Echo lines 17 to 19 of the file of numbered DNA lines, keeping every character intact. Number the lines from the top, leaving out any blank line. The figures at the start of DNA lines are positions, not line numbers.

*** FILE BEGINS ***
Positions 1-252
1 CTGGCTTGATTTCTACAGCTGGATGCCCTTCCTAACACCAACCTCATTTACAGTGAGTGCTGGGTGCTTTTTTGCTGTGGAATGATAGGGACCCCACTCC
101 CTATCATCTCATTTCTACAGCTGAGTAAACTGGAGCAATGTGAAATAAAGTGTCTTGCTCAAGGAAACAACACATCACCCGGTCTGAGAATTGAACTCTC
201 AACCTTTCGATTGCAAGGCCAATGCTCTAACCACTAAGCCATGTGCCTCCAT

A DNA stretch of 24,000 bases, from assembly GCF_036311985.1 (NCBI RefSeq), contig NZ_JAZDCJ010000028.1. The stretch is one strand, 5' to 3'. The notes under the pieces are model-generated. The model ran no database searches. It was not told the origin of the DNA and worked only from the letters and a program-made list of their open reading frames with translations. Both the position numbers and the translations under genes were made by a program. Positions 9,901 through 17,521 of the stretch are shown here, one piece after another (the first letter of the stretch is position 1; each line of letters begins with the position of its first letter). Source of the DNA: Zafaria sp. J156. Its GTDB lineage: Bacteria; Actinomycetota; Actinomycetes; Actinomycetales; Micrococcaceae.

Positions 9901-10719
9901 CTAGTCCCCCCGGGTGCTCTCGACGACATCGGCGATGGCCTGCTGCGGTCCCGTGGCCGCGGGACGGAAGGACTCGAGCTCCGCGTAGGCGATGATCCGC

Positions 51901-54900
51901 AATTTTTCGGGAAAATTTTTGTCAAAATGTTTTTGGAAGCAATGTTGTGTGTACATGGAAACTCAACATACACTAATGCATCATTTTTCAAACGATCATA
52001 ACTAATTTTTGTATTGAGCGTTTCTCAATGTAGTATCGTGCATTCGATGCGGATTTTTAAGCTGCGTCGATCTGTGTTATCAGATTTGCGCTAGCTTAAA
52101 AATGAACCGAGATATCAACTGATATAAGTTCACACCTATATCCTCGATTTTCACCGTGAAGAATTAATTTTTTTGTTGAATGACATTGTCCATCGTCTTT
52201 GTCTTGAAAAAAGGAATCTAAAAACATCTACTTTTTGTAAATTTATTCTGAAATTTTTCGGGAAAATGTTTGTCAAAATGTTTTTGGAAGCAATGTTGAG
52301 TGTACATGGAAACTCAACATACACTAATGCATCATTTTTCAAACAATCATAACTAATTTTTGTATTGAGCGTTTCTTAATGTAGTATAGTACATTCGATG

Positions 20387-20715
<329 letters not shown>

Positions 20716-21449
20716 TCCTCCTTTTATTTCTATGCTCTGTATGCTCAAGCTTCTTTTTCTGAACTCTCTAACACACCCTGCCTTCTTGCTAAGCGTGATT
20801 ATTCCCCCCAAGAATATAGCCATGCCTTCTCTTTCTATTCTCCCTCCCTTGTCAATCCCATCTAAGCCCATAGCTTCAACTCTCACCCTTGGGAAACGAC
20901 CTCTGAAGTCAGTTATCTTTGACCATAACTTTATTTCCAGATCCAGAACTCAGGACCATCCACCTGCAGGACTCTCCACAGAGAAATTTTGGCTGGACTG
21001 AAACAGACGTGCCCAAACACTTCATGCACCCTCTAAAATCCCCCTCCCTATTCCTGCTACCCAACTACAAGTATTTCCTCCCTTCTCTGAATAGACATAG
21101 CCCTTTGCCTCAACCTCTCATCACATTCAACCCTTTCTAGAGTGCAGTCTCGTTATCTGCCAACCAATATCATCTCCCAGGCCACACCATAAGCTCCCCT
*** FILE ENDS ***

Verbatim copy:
20716 TCCTCCTTTTATTTCTATGCTCTGTATGCTCAAGCTTCTTTTTCTGAACTCTCTAACACACCCTGCCTTCTTGCTAAGCGTGATT
20801 ATTCCCCCCAAGAATATAGCCATGCCTTCTCTTTCTATTCTCCCTCCCTTGTCAATCCCATCTAAGCCCATAGCTTCAACTCTCACCCTTGGGAAACGAC
20901 CTCTGAAGTCAGTTATCTTTGACCATAACTTTATTTCCAGATCCAGAACTCAGGACCATCCACCTGCAGGACTCTCCACAGAGAAATTTTGGCTGGACTG